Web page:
Sunday, February 20, 2011

Bananas Foster-Croissant Bread Pudding

I must say, in spite of the plethora wonderful p√Ętisseries and desserts I gorge myself on in this fair City of Lights, I do often miss the comfort and satisfaction of baking my own goodies. However, with the lack of proper baking equipment-pans, mixers and beaters-I just have not tried my hand at it here. Until now. This past weekend, I had friends over for dinner for the first time here, and of course, I just had to serve an over-the-top dessert. But what? I ransacked my brains trying to figure out what I could make with my very limited equipment, that was bound to turn out perfectly? Cakes were out of the question, as I have neither mixers nor cake pans. And as my oven has a gas mark, it is difficult to determine the exact temperature. Thus, I tried to think of a recipe which would be somewhat flexible with respect to baking temperature, pan size, and the like, and I realized-what better than bread pudding? One certainly doesn't need exact measurements, and the temperature doesn't need to be exact to the degree. I thought of several possible variations to spruce up the dessert-chocolate, tropical fruit, etc., but then I came across this insanely good sounding recipe for Bananas Foster Bread Pudding at Brown Eyed Baker. I saw the photo, and it was love at first sight! :) Instantly, my search had ended, and I trotted out to multiple locales to secure all the ingredients. I made several changes to the original recipe, however. First of all, I mainly used the bananas foster sauce recipe from Brown Eyed Baker. For the actual pudding, I adapted Colleen Patrick-Goudreau's Bread Pudding recipe from The Joy of Vegan Baking. I changed the recipe by using half oat milk and half full-fat cream, and dairy butter instead of nondairy, but more than that, the change that really elevated this already gem of a dessert from simply delicious to a truly decadent gourmandise: I used croissants instead of bread! Yes, with such high quality croissants available in Paris, these flaky, buttery delights were just what was needed to set this dessert apart. Need I say how moist and sinfully scrumptious this delight, coupled with the warm bananas foster sauce, turned out? Just use fresh, ripe bananas, real butter and the best quality croissants you can find, and I guarantee you nothing but sheer delight!


Croissant Bread Pudding(adapted from The Joy of Vegan Baking and Brown Eyed Baker):
6 croissants, torn into bite-sized pieces
2 tbsp. melted butter
1 ripe banana
1 cup oat milk(more if needed-I added about 1/3 cup extra)
1 cup full-fat cream
1/2 cup granulated sugar
1/4 cup firmly packed light brown sugar
1 tsp. ground cinnamon
1/2 tsp. nutmeg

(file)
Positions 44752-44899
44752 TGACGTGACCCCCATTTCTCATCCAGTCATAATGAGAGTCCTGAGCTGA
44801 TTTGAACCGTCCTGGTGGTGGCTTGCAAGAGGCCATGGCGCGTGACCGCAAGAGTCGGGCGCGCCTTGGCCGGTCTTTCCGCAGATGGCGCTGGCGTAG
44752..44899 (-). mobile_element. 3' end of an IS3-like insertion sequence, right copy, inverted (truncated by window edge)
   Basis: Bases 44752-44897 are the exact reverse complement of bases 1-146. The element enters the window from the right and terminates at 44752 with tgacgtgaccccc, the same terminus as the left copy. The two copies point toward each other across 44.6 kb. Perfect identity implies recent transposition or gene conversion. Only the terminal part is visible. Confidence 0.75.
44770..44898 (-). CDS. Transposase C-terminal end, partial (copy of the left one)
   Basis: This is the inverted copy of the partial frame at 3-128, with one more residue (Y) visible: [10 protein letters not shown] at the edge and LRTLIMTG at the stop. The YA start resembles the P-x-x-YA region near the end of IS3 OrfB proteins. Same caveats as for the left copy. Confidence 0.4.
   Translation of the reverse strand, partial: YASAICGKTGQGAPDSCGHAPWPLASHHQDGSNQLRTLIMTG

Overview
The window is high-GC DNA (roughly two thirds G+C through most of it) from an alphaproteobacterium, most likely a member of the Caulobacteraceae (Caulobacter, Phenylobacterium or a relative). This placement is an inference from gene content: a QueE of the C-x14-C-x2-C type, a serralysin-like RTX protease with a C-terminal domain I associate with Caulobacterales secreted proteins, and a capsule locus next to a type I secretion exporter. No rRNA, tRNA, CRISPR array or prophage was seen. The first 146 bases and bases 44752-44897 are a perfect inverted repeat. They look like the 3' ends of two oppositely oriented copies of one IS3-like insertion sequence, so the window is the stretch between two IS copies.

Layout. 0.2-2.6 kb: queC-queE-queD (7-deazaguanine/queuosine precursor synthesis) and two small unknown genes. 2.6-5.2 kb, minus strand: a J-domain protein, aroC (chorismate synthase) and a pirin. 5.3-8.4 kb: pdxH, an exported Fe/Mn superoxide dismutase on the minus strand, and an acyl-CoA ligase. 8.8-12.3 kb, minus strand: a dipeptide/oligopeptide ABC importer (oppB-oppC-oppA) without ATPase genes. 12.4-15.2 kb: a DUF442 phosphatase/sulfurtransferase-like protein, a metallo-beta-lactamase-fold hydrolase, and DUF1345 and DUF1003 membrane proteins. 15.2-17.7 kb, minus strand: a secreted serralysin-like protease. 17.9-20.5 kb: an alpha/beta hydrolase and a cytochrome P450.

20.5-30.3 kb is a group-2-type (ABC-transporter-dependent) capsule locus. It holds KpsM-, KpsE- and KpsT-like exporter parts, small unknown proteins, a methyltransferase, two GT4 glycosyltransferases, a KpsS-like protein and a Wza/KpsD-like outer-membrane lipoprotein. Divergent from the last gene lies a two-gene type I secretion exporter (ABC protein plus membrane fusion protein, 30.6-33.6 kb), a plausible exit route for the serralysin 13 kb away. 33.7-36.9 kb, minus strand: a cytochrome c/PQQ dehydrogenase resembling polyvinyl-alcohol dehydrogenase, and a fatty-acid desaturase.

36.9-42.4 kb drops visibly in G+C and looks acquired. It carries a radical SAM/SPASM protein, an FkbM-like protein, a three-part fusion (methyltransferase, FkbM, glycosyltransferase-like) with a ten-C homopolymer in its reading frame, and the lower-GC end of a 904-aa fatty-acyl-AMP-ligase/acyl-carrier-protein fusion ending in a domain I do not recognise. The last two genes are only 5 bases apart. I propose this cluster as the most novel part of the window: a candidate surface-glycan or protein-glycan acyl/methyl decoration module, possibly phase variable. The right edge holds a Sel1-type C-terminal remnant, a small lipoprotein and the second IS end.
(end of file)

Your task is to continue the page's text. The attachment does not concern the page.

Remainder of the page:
2 tsp. vanilla extract

Preheat oven to 350 F or 180 C or gas mark 4. Add to a 9 inch square baking pan. Drizzle
melted butter.
Mash the banana. Add milk, sugar, cinnamon, nutmeg and vanilla. Beat until well
mixed. Pour over torn croissants and push down lightly over the croissants with fork until they are covered and soaking up the mixture. Bake for 45 minutes.

Bananas Foster Sauce(adapted from Brown Eyed Baker):
1/2 cup unsalted butter
1/2 cup firmly packed brown sugar
1/3 cup heavy cream
3 bananas, sliced
2 tsp. vanilla extract

Heat a large skillet on low heat. Add butter and brown sugar, and cook while continuously stirring until the sugar begins to melt into the butter. Add the banana slices, and cook for 1 minute, moving the skillet back and forth. Add vanilla extract and cream, and whisk to fully incorporate them. Spoon warm over warm bread pudding.

Sunday, February 6, 2011

Paneer Bhurji

This past weekend, my friends R. and K. decided all of a sudden that they wanted to whip up and relish some fresh Indian delights for dinner. Of course, they thought, who better to call upon than yours truly? :) I ransacked my brains trying to decide what would be the best dish to prepare-a sure-shot palate pleaser that would be simple enough to prepare, given our limited equipment and cooking space. Of course, I realized, paneer is always a winner with both Indians and non-Indians alike, and paneer bhurji(essentially scrambled paneer) is the simplest of all! No kneading, pressing and cutting involved, only draining the curds. So after making clear that non-sterilized milk was a must(the vast majority of milk in France is sterilized and sits on shelves for months on end-gross, right?) and after trotting home to collect all the necessary spices and prepare the dough for the crisp, flaky parathas I would be making to accompany the paneer bhurji, we proceeded to chop ingredients for, cook and enfin, eat the simply delectable, creamy and spicy paneer bhurji with parathas hot off the stove :) I can't wait to cook with everyone again! Au revoir!
1 large onion
3 cloves garlic, finely chopped
1 tbsp. chopped fresh ginger
2 heaping tsp. cumin seeds
1 heaping tsp. fennel seeds
2 tbsp. olive oil
1 tbsp. coriander powder
2 large fresh red chilli peppers, chopped
2 tsp. garam masala
3/4 tsp. red chilli powder
1 cup chopped juicy tomatoes
1.5 tbsp. butter
paneer made from 1 gallon of milk
salt to taste

Heat oil in a large pan. Add cumin seeds, and when they begin to brown and give off a strong aroma, add the fennel seeds. Five seconds later, lower the heat to medium and add the chopped onion. Cook until the onions are tender and transluscent, but not brown. Add garlic and ginger, and cook for about 2 minutes, or until garlic is no longer raw, but not brown. Add chopped red chilli peppers and coriander powder. Cook for 2 minutes, and then add the chopped tomatoes. Let the mixture simmer until the tomatoes are completely cooked, but still somewhat juicy. Add paneer, garam masala, red chilli powder and salt, mix thoroughly, and let cook for 3-4 minutes on medium heat. Mix in the butter, and serve warm with parathas, rotis or naan.


 

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